Undergraduate

Bachelor of Architecture and Environments

The Bachelor of Architecture and Environments (BAE), provides an architectural education that contextualises architecture within the framework of the wider built environment.

The program provides you with career pathways to a wide range of professions in the field. Whether you choose to graduate with this course, or proceed to one of our range of professional master’s courses, the BAE provides the skills and knowledge to operate successfully in today’s complex and globalised construction industries.

Design is central to the degree. You will also gain a broad understanding of urban planning and policy, architectural science and the IT systems, which underlay contemporary design and modelling.

You will learn the latest techniques through intensive practical, laboratory and studio-based classes. Your studies will also cover architectural design, best practice construction techniques, structural principles and building material properties. Importantly, you will develop a thorough understanding of the relationship between architects, urban planners, urban designers, heritage conservation, property developers, engineers, construction managers and other built environment professionals. This will provide you with a clear advantage in an industry that is becoming increasingly multidisciplinary.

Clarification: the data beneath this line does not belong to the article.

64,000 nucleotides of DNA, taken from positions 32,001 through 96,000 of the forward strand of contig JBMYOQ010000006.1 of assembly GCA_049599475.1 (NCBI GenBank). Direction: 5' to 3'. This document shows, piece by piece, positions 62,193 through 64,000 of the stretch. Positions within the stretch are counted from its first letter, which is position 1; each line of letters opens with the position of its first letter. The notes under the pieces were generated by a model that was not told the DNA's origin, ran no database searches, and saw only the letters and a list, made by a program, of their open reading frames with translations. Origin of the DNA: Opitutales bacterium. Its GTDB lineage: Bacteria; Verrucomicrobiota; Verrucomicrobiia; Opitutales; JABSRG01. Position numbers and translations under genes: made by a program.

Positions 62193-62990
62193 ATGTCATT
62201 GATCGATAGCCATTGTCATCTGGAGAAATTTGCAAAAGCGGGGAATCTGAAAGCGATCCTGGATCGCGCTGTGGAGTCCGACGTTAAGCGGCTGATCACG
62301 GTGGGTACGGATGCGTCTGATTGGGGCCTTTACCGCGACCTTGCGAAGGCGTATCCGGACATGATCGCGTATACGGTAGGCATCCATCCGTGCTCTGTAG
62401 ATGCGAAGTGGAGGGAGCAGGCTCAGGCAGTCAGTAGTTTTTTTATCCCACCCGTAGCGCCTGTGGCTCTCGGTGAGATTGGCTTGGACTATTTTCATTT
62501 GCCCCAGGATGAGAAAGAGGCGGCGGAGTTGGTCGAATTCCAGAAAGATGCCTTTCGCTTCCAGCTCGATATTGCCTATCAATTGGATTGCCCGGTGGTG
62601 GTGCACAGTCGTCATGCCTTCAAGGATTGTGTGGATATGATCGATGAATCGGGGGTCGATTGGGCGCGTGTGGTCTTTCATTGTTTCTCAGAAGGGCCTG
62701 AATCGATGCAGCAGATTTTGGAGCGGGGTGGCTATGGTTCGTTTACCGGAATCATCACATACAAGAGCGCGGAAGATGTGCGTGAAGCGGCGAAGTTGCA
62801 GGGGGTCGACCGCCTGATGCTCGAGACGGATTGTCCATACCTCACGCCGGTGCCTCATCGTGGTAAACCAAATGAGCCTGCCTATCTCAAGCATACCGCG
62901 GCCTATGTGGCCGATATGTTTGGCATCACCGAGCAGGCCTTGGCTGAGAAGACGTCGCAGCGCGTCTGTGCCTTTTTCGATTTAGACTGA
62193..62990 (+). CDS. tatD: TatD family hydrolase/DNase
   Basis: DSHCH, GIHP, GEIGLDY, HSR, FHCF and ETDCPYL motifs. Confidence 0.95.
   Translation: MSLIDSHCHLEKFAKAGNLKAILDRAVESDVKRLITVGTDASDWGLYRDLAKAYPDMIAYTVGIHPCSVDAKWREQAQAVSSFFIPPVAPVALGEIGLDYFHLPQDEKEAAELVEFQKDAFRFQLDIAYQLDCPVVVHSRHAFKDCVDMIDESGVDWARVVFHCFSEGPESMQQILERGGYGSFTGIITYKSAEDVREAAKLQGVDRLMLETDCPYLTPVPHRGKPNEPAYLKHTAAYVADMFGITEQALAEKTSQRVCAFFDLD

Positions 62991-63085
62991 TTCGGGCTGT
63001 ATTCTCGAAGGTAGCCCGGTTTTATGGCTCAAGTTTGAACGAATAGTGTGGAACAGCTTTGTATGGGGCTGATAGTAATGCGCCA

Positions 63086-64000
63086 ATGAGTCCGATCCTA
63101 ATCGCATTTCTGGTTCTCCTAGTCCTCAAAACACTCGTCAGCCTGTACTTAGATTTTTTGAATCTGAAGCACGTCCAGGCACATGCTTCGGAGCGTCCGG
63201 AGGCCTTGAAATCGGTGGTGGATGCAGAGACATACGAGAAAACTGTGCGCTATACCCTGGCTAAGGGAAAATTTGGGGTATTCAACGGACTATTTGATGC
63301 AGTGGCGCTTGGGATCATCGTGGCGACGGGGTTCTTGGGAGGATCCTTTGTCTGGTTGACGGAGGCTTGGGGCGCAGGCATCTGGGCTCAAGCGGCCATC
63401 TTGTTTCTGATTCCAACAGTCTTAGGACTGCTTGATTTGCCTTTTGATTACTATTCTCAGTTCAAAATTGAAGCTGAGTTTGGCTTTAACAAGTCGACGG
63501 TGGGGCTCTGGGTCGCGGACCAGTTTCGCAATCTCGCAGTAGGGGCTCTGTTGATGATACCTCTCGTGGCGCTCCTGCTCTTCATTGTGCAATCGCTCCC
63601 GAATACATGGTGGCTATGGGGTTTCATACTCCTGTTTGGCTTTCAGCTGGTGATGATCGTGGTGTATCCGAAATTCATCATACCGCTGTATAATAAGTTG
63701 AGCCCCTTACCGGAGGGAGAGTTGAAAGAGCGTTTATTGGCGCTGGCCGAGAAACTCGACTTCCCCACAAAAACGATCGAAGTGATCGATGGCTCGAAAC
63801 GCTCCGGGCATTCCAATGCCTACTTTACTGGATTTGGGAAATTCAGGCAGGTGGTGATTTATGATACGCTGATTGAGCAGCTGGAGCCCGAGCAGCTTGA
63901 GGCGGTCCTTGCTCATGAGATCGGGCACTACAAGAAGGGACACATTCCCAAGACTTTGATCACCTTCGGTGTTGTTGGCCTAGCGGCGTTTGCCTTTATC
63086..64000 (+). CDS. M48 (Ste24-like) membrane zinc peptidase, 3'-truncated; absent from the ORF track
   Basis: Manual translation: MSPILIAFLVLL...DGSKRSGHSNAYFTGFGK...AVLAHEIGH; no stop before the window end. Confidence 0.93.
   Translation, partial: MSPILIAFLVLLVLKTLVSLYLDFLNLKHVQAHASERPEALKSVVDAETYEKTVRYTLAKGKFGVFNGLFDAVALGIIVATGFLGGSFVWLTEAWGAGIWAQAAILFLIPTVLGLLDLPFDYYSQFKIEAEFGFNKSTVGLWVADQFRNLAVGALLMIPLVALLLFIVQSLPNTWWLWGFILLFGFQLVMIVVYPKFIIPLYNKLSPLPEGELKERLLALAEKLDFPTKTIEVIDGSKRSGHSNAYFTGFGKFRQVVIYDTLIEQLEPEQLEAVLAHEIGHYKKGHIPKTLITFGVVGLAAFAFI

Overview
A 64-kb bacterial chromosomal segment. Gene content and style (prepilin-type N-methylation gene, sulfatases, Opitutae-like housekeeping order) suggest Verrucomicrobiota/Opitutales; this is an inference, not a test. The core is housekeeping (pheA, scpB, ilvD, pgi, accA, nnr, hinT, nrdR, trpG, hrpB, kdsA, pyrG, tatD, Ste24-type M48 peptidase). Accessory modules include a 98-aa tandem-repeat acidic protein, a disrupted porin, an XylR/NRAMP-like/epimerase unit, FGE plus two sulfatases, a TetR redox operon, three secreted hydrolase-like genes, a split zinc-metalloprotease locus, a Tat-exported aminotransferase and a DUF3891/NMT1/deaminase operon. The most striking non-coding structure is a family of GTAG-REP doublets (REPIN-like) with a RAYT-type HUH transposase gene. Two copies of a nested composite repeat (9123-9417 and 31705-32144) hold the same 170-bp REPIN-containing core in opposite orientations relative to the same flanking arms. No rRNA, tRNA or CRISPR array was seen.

Core units are complemented by electives to allow you to deepen your knowledge within the faculty, or to explore the unrivalled breadth offered across the University of Sydney. The degree culminates in a capstone design studio.

Your studies will be informed by the research of the academic staff and professional expertise of our visiting lecturers. The BAE draws on the full range of the faculty’s disciplines and its laboratories, which are the most extensive in Australia.

Expertise and Extensive Facilities

To make the most of your studies, you need the latest, best and most extensive range of tools for fabrication, prototyping and digital design. The Faculty’s Design, Modelling & Fabrication Lab (DMaF Lab ) is the home of our unrivalled fabrication facilities. Laser cutters, CNC routers, woodworking, robotics and metalworking equipment can all be found in the hive of activity that are our workshops and fabrication laboratories.

The DMaF Lab is staffed by a diverse and talented set of directors who know all aspects of their respective fabrication laboratories. Far from just technicians who know how to fix the machines, the DMaF Lab Staff are all designers in their own right, having studied design at a variety of institutions around the world. This means you get so much more than just technical help – you get co-collaborators that can assist you to make your models a physical reality.